|Francisco Pizarro (1476–1541)|
Born into a poor family, Spanish conquistador Francisco Pizarro was born in Trujillo, Spain in 1476. As a boy, he had heard tales of the New World, stories of wealthy empires, gold, silver, and exotic lands. These stories enticed Spanish royalty and explorers to take the opportunity presented to explore the Americas.
In 1513, Pizarro signed on to be a part of the expedition led by Vasco Núñez de Balboa, a governor of a Spanish town in Panama. He formed his exploration crew in search of the “great water” that lay beyond the mountains of the new land. Together, they discovered the Pacific Ocean, but Balboa got the credit of being the first European explorer to find it.
In 1532, Pizarro and his brother with around 180 Spanish soldiers received the orders from Charles V to conquer the southern American territory. The military force arrived in the Inca Empire and captured the ruler of the Inca, Atahualpa. They conquered the land that is now known as Peru, and founded the new capital city of Lima.
Pizarro is a fairly controversial figure in history. He was sometimes used as an example of bravery and piety, and his success in defeating the Inca Empire with a force of fewer than 200 soldiers certainly stands as one of the most remarkable military adventures in history. However, among the conquered South Americans, and more frequently in the views of historians and textbook writers in the 20th century, Pizarro’s name and career came to be associated with brutality, dishonesty, disloyalty, and extreme cruelty. It is also important to remember that the Inca Empire was not entirely conquered by Pizarro: it lingered on for decades, and memories of the resistance were significant in the Tupac Amaru Rebellion of 1780-83. Also, during the years just before Pizarro’s conquest, the Incans were greatly weakened by epidemics of diseases brought to South America by Europeans and a major civil war within the Incan Empire.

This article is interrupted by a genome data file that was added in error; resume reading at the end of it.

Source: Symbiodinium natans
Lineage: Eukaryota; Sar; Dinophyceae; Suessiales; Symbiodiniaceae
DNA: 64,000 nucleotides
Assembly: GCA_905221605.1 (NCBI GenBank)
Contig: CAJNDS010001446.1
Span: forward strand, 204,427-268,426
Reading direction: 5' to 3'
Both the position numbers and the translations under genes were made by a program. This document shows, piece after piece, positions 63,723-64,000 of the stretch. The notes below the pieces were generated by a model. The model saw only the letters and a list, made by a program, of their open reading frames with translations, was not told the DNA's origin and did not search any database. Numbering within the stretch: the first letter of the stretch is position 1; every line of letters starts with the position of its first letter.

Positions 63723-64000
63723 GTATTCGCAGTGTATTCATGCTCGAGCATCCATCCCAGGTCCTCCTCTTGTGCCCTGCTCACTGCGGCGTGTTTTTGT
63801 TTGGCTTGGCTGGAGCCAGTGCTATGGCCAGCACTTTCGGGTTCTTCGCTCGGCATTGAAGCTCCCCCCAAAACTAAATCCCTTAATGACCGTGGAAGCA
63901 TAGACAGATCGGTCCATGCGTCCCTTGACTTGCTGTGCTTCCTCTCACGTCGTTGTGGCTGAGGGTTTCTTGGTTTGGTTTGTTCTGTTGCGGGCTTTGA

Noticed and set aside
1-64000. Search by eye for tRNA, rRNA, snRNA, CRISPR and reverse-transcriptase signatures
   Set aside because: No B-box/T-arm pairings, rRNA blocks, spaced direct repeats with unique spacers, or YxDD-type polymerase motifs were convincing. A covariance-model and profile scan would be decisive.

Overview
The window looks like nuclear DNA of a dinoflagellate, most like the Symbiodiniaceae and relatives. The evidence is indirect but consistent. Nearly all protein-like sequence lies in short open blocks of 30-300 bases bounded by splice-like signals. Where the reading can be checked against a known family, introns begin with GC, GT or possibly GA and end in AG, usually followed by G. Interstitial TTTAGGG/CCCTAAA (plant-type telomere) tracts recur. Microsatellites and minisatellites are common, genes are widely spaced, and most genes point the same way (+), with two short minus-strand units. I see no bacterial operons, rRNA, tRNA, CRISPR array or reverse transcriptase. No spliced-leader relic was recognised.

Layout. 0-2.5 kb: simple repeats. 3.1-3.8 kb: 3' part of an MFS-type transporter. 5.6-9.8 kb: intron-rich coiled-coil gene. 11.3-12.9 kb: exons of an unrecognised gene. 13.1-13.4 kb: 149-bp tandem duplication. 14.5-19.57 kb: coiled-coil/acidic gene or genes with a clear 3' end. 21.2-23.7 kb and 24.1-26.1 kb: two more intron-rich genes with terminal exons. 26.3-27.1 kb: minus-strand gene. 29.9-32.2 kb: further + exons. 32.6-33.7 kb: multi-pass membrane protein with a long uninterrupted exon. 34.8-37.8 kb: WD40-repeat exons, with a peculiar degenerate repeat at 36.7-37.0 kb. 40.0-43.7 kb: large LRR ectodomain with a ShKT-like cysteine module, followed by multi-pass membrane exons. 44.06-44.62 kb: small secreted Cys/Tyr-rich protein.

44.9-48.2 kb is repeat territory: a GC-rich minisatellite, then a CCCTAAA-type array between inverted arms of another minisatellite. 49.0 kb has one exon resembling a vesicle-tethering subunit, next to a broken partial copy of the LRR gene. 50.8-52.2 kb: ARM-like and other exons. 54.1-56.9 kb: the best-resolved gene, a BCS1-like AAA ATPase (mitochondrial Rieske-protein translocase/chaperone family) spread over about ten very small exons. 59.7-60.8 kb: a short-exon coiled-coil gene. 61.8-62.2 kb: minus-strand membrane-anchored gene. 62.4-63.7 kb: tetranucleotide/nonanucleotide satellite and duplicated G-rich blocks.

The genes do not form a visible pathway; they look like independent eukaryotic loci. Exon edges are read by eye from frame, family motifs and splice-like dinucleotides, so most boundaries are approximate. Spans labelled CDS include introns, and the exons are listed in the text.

The accounts of the conquest of Peru include the work of Miguel Astete and Francisco de Jerez, who served as Pizarro’s secretary, and published Verdadera relación de la conquista del Perú y provincia del Cuzco llamada la Nueva Castilla published in Seville in 1533. An 1872 English translation of the account by Francisco de Jerez (or Xeres) is available online. Spanish historical accounts in the years shortly following the conquest portrayed the Incas as being just as ruthless and bloodthirsty as Pizarro, but writers who were hostile to Pizarro or the Spanish Empire emphasized the duplicity and murderous nature of Pizarro and his associates. There is also an account from an Incan point-of-view, written by Diego de Castro Titu Cusi Yupanqui (born just before the conquest and died in 1571).
After the conquest of the Incas, the Spanish began to fight amongst themselves. Francisco Pizarro had some people executed (including his former friend, Don Diego de Almagro), and then in 1541 Almagro’s son came to a party and murdered Pizarro.
Good sources on Pizarro include:
|Vasco da Gama, Suleiman|
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